By Kira Golden

On Thursday the 13th of November, Mayor Steve Pougnet, numerous founders, and many appreciative desert citizens celebrated the recent opening of the Palm Springs Art Museum’s new Architecture and Design Center, Edwards Harris Pavilion, with a ribbon-cutting ceremony. Fittingly, the building itself—previously a bank entitled Santa Fe Federal Savings & Loan—was designed by E. Stewart Williams, who is the subject of the opening exhibition.

E. Stewart Williams is responsible for many of the mid-20th Century architecture still in existence in Palm Springs and played a key role in the development of what is known as the Desert Modern style of architecture. This style is characterized by lots of glass walls through which one can view and commune with the beauty of the desert. Williams got his start in 1946 when he was commissioned to build a desert residence for none other than Frank Sinatra. Williams denied Sinatra’s request to build a great big Georgian-style monstrosity and instead drew up the plans for the iconic, sprawling, flat-topped, glass-filled resort home that can still be seen to this day. Williams is noted for stating that, “The architect’s primary job is to transform human needs into functional and habitable space, capturing, if possible, the pulse of human life and human spirit in concrete form.”

Williams is also responsible for the design of the original Palm Springs Art Museum building. That he designed the Art Museum is appropriate given that he studied art as well as architecture at Cornell University. Some of his sketches and etchings are on display at his exhibit, entitled An Eloquent Modernist: E. Stewart Williams, Architect. In addition, there are scale models of his works—including the Sinatra house, original drawings and renderings of his designs, photographs, and even film clips, all of which provide a comprehensive overview of his early life and 50-year career.


While the first floor contains exhibits dedicated to architects and architecture, as well as a museum store located in the former bank vault, the lower levels contain a study center, architectural archives, and meeting space. “We want to ensure that our growing collection is accessible to architects, scholars, and the general public, and that we have the opportunity to develop more programming focused on architecture and design, including current innovations in these fields,” said Sidney Williams, who is the museum’s curator of architecture and design. “The new A+D Center provides us with the much needed space for our permanent collection and temporary exhibitions, and the E. Stewart Williams-designed building itself is an important addition to our collection.”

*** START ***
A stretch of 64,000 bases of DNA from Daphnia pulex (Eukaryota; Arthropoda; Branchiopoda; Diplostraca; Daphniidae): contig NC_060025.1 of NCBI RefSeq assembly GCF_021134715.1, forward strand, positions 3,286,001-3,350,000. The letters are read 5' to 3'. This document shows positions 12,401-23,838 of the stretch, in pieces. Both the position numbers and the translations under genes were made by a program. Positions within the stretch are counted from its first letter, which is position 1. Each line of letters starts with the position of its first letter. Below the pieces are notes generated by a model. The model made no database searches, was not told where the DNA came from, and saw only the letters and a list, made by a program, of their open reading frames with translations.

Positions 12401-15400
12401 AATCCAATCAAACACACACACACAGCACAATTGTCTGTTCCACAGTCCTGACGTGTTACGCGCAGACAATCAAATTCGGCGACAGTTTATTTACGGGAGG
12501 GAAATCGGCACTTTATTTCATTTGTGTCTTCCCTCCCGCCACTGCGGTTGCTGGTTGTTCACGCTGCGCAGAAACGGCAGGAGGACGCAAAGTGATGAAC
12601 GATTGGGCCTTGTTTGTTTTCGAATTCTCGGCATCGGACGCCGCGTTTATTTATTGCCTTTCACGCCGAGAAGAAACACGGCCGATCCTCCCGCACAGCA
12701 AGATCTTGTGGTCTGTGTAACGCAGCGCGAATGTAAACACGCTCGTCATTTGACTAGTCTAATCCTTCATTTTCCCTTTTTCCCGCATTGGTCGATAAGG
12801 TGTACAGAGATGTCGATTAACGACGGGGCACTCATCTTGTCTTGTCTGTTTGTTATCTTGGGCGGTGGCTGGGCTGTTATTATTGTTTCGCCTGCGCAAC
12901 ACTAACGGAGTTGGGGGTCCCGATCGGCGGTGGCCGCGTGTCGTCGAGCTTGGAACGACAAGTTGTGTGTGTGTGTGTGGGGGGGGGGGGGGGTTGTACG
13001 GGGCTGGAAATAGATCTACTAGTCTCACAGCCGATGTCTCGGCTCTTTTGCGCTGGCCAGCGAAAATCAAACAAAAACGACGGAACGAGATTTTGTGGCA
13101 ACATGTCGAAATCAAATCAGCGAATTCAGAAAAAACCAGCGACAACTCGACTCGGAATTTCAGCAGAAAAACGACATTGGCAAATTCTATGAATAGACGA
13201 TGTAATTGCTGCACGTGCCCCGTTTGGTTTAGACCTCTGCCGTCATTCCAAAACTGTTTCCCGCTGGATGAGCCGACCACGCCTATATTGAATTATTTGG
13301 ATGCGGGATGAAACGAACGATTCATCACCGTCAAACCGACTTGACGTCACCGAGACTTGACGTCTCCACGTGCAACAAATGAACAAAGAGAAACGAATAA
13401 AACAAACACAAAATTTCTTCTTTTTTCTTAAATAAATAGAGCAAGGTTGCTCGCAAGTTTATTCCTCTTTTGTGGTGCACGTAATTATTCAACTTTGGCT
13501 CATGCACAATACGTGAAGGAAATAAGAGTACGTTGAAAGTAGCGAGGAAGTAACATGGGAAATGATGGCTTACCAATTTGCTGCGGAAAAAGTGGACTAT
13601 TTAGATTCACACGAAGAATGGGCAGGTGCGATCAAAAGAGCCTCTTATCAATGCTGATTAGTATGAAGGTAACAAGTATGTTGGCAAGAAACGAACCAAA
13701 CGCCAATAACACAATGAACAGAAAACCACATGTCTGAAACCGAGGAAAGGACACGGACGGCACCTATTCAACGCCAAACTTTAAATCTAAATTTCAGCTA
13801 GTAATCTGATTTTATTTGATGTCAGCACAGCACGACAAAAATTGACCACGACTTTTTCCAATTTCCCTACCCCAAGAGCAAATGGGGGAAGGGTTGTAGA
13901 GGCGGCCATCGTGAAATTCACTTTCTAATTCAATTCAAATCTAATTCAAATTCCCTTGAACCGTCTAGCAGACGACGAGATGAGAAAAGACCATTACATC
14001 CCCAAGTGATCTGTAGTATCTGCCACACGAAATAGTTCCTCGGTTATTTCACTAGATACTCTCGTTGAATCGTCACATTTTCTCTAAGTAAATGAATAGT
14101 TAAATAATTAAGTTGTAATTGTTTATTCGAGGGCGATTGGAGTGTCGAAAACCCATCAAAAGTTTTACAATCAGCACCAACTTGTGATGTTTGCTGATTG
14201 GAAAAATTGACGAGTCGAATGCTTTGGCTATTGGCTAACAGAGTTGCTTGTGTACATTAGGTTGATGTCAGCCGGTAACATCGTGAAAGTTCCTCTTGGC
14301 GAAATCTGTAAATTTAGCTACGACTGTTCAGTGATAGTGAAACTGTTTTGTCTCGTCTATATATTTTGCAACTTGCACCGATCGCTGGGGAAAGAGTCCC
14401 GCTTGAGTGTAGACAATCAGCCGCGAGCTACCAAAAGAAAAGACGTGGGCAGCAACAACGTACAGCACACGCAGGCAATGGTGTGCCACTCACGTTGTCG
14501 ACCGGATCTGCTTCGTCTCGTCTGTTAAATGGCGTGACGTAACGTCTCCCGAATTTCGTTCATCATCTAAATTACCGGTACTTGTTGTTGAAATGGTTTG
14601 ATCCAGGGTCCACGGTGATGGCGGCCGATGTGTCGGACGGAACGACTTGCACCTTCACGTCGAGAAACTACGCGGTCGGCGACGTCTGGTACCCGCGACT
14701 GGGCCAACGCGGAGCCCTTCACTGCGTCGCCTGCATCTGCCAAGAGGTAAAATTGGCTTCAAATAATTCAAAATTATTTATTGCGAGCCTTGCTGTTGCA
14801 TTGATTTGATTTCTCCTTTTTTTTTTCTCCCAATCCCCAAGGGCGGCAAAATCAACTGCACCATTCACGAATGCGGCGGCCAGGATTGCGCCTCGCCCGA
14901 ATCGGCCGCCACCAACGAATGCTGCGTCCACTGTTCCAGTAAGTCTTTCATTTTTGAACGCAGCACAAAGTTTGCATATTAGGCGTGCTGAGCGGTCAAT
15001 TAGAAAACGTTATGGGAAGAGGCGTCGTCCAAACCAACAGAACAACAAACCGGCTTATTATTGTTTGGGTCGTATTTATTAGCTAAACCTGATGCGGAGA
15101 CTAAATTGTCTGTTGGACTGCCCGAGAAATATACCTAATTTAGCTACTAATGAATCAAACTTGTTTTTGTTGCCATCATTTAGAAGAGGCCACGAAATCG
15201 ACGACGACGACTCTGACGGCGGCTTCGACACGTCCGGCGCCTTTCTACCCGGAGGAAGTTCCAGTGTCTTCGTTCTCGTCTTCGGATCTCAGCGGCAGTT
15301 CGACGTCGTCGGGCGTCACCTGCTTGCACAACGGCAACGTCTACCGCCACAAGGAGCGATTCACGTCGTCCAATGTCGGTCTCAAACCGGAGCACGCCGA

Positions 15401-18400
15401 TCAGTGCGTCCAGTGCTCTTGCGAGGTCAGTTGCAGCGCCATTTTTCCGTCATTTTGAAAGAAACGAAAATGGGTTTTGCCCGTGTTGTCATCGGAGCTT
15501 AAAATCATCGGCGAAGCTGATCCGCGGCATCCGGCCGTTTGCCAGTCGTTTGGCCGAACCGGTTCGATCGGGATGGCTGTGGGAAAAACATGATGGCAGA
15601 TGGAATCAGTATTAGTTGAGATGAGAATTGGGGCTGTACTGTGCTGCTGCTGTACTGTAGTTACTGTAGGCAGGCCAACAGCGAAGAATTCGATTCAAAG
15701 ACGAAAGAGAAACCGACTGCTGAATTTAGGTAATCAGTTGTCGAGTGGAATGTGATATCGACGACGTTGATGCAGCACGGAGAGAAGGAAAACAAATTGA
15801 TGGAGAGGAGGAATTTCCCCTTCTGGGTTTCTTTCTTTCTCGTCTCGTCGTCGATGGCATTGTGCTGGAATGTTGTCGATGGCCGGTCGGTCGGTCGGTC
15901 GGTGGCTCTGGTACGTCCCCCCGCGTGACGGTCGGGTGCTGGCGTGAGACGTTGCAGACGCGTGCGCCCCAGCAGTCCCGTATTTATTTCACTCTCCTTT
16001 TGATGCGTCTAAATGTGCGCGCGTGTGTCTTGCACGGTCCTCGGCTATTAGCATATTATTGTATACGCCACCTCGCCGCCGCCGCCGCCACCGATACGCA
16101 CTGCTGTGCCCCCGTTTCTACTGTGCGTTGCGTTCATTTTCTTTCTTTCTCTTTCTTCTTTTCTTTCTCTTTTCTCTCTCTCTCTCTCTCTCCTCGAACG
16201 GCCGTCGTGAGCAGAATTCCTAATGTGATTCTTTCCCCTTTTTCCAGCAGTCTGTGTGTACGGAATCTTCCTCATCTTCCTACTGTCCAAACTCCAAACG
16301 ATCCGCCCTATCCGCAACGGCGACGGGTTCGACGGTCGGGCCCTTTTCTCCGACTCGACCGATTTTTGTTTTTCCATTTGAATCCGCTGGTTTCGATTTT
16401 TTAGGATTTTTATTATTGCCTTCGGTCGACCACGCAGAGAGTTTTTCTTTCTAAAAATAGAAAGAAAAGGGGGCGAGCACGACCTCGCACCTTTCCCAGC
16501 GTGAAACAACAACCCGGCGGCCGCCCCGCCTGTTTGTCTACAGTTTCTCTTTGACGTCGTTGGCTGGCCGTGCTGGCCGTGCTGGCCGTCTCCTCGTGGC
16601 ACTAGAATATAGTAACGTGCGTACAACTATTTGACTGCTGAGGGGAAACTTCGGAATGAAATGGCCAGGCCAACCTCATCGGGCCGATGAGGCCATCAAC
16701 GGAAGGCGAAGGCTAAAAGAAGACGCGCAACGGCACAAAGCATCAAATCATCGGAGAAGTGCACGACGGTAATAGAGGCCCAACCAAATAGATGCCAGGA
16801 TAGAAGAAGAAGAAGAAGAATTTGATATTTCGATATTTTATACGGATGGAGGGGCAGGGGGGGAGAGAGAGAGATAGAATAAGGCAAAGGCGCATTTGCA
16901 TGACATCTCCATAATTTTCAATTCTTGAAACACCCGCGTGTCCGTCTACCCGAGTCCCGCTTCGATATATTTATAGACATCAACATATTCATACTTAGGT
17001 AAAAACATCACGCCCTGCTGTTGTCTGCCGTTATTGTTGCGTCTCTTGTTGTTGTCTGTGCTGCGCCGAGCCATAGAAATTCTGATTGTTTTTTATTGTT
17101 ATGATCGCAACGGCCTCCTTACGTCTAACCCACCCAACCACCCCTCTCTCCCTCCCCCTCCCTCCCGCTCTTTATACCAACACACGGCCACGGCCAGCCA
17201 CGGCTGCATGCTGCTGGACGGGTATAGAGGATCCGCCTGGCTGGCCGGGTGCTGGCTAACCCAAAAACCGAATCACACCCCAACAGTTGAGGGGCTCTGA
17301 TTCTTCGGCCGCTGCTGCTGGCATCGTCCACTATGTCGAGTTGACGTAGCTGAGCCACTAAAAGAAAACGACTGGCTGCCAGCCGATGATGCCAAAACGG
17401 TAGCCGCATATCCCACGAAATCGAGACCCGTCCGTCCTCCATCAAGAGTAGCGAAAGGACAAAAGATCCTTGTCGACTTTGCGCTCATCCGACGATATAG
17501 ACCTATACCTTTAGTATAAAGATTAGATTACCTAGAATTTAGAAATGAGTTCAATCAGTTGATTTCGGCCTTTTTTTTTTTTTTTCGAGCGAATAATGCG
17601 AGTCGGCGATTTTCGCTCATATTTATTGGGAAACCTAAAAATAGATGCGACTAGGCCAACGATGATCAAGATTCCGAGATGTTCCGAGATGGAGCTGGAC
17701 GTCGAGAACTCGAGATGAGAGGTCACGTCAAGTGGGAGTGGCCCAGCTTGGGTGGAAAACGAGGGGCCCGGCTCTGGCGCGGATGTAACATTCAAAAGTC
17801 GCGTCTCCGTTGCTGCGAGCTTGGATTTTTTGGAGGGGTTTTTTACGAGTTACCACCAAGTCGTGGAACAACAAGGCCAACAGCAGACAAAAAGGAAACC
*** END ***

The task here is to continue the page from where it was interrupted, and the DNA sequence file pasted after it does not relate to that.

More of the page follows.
The former bank, designed in 1961, has been restored by the preeminent Los Angeles architecture firm Marmol Radziner, which used black and white photographs taken by Julius Shulman—who photographed many of Williams’ finished projects—as well as Williams’ original drawings. Since being purchased by the museum in 2011, the building has been awarded Class 1 Historic Site protective status, which will ensure that the integrity of Williams’ design will endure.

The Mayor of Palm Springs himself was given the honor of cutting the ribbon on the afternoon of the 13th. “This is an economic driver for the city,” Pougnet said. “This whole part of town is experiencing a rebirth, and this will be a destination for people to come to.” He emphasized the importance of the cooperation of the entire City Council on this project and how it was unanimously agreed that the spending for the Architecture and Design Center would create greater returns both economically and culturally. Considering that the newly appointed managing director of the Center, former chair of the museum’s Architecture and Design Council J.R. Roberts, was able to recruit about 127 donors to raise $7.4 million, it is clear that the Mayor is not alone in his belief in the importance of this project.

The Mayor also expressed his desire to continue the development and renovation of the areas adjacent to downtown Palm Springs. “This area should be more residential, more urban, and that will be the next stage of our downtown. Having this building here makes it easier to look at the next space and say, ‘Okay, what are we going to do here?”

The E. Stewart Williams exhibit will run from now until February 22, 2015. Following it will be an exhibit entitled Eye on Design: Andrea Zittel’s Aggregated Stacks and the Collection of the Palm Springs Art Museum, which will open on March 14, 2015.